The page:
When you walk around Tahrir, you find many of these young men assuming roles that lend them legitimacy to claim and feel  a sense of purpose. You have the ambulance line human shield guys, who are constantly telling people to walk behind the rope and leave the road empty for the ambulance. You have the motorbike ambulance guys, usually two guys on a motorcycle that rush in to the frontlines to rescue the fallen ones and bring them back to the field hospitals. You have the sign makers, who are usually writing signs like “Hospital” or “Clear the Road”. Then you have the field hospital guards, those are the ones that guard the field hospital from random bypassers and direct them to take another route. You also have the people collecting donations and supplies from different meet-up points and taking them to Tahrir. And of course you have the heroes who make it to the frontline, get attacked and hurt and go back for more.

For people like myself that wondered why are they there…that’s why! They want to feel needed and wanted. They want to contribute and be able to get recognition for it. They want a sense of purpose that makes them want to do something. And guess what they are doing something that several generations behind them weren’t able to do.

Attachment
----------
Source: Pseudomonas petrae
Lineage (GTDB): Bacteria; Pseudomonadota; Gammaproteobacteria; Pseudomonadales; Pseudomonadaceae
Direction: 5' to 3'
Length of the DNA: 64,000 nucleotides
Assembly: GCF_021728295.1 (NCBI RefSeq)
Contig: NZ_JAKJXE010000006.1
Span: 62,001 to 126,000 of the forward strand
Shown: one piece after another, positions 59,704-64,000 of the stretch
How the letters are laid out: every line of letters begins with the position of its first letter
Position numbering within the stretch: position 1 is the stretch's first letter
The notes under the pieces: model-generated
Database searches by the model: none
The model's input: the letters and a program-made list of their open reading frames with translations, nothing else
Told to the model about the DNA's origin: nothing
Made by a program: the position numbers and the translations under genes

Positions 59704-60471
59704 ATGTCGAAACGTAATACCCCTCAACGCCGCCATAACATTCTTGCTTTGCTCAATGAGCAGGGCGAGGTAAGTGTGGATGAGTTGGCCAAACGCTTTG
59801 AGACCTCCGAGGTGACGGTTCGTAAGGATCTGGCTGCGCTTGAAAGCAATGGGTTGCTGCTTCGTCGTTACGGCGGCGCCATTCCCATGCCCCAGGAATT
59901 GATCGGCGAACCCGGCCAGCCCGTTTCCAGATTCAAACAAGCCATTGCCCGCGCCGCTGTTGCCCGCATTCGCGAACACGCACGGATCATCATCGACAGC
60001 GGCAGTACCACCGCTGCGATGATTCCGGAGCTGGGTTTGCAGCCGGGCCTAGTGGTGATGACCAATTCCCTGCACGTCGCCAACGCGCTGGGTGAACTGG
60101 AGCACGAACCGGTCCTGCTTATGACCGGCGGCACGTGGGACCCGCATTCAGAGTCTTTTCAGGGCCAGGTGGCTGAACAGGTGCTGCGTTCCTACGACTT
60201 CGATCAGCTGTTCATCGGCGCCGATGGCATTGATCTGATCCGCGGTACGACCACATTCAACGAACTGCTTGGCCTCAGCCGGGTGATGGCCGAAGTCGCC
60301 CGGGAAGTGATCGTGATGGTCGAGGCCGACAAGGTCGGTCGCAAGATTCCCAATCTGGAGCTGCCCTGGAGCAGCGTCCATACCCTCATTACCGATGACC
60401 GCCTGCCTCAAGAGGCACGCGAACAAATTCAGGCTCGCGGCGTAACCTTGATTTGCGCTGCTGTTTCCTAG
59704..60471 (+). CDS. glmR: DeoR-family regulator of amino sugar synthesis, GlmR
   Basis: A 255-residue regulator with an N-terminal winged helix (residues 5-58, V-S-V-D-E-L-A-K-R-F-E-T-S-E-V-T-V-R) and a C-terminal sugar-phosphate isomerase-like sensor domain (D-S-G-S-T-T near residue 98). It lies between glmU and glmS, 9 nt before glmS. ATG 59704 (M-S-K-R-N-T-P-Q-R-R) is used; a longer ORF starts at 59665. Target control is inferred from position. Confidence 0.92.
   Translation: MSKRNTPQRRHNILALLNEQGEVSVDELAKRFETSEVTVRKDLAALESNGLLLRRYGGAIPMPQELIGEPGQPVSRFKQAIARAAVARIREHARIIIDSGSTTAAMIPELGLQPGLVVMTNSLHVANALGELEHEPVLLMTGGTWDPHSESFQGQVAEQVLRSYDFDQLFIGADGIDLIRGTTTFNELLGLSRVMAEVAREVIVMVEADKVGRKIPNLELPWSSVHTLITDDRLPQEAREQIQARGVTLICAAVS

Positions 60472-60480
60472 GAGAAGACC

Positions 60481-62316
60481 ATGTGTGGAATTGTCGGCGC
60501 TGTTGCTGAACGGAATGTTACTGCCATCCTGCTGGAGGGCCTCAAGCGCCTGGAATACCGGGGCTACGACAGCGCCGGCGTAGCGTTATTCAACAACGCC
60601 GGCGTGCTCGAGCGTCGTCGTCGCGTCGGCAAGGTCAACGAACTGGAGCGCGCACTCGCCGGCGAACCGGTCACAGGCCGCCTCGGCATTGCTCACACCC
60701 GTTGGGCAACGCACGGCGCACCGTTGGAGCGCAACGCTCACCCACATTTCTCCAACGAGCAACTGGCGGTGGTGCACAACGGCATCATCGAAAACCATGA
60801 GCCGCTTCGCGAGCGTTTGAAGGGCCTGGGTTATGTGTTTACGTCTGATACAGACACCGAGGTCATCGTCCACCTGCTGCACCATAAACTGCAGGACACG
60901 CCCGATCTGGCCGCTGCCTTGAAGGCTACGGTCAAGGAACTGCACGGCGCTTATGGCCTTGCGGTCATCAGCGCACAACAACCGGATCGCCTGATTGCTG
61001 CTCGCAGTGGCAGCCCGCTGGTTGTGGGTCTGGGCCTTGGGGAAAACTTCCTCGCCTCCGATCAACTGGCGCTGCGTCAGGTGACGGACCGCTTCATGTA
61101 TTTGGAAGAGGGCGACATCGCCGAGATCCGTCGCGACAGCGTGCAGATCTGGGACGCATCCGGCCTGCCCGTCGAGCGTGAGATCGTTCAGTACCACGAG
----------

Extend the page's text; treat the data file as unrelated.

You all found your purpose; keep fighting for it!

Marketing the Egyptian Revolution

I decided to go on a last minute trip to Egypt to attend one of my childhood friend’s wedding. I bought my ticket on Tuesday night and flew out Wednesday morning to attend the wedding that evening.

Last time I was in Egypt was in February during the revolution and the fall of Mubarak. So, as soon as the plane landed in Cairo – I was eager to see what the country is like now that it’s been 5 months since the fall of the old regime. The first sign of post-revolution change I saw was an ad for Mobinil using the Youth Revolution to advertise its service.

Mobinil Ad: "We must raise our children to grow up like the Egyptian Youth" - Barak Obama, US President